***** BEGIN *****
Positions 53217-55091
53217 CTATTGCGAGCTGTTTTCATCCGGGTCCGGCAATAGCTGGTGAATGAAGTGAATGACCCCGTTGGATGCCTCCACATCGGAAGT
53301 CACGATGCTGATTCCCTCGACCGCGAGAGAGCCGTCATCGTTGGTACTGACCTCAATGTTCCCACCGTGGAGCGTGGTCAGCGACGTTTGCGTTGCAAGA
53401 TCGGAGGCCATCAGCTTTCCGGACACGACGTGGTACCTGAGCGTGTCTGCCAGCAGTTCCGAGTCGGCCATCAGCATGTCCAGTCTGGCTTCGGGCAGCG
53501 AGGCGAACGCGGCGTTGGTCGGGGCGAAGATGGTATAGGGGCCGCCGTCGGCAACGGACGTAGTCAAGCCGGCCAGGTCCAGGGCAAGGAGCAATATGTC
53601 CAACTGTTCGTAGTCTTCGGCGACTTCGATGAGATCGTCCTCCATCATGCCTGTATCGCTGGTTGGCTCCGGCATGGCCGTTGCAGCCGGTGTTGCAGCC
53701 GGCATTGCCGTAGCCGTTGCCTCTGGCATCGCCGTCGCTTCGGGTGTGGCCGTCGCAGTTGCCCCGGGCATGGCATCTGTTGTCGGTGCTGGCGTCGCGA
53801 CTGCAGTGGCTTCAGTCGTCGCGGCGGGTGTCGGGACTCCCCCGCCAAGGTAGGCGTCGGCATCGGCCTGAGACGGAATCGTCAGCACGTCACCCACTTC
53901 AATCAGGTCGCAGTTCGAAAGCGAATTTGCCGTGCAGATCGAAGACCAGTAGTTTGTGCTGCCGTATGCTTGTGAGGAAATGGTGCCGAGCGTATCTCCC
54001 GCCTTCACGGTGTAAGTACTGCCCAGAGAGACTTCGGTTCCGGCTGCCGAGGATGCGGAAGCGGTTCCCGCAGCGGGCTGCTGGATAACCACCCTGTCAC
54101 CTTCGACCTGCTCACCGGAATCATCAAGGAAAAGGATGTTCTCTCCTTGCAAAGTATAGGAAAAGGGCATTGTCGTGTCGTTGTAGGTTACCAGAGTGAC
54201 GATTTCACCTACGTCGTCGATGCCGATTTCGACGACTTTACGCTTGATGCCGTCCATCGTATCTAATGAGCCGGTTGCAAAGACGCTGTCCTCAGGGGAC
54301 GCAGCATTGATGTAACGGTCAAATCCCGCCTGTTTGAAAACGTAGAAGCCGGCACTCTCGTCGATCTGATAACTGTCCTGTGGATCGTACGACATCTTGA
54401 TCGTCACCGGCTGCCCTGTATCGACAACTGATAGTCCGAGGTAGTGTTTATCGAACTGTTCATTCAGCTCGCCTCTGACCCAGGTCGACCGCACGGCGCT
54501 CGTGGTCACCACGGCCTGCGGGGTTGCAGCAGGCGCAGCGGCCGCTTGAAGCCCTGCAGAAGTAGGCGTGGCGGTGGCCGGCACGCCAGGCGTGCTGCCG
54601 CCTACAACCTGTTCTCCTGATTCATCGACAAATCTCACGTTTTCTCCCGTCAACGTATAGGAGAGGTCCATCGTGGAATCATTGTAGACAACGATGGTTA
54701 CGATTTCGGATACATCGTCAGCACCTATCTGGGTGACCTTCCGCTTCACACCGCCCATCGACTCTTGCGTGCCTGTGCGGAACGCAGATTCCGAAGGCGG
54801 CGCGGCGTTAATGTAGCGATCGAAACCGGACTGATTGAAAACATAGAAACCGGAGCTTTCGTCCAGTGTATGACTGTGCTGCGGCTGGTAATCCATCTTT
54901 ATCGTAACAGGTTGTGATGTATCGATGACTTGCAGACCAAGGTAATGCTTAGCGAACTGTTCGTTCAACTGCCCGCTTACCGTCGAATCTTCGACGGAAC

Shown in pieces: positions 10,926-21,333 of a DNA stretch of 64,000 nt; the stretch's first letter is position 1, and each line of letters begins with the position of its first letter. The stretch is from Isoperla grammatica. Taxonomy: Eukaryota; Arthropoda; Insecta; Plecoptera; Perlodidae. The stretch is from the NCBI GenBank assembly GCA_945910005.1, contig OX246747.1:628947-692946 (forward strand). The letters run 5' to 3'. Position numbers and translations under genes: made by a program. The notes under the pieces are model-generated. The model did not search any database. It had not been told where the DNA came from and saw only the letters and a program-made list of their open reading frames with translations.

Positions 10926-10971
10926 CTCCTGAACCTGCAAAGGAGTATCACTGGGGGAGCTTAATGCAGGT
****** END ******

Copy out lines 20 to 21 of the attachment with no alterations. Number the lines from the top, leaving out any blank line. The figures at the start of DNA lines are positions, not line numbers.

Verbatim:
Shown in pieces: positions 10,926-21,333 of a DNA stretch of 64,000 nt; the stretch's first letter is position 1, and each line of letters begins with the position of its first letter. The stretch is from Isoperla grammatica. Taxonomy: Eukaryota; Arthropoda; Insecta; Plecoptera; Perlodidae. The stretch is from the NCBI GenBank assembly GCA_945910005.1, contig OX246747.1:628947-692946 (forward strand). The letters run 5' to 3'. Position numbers and translations under genes: made by a program. The notes under the pieces are model-generated. The model did not search any database. It had not been told where the DNA came from and saw only the letters and a program-made list of their open reading frames with translations.

Positions 10926-10971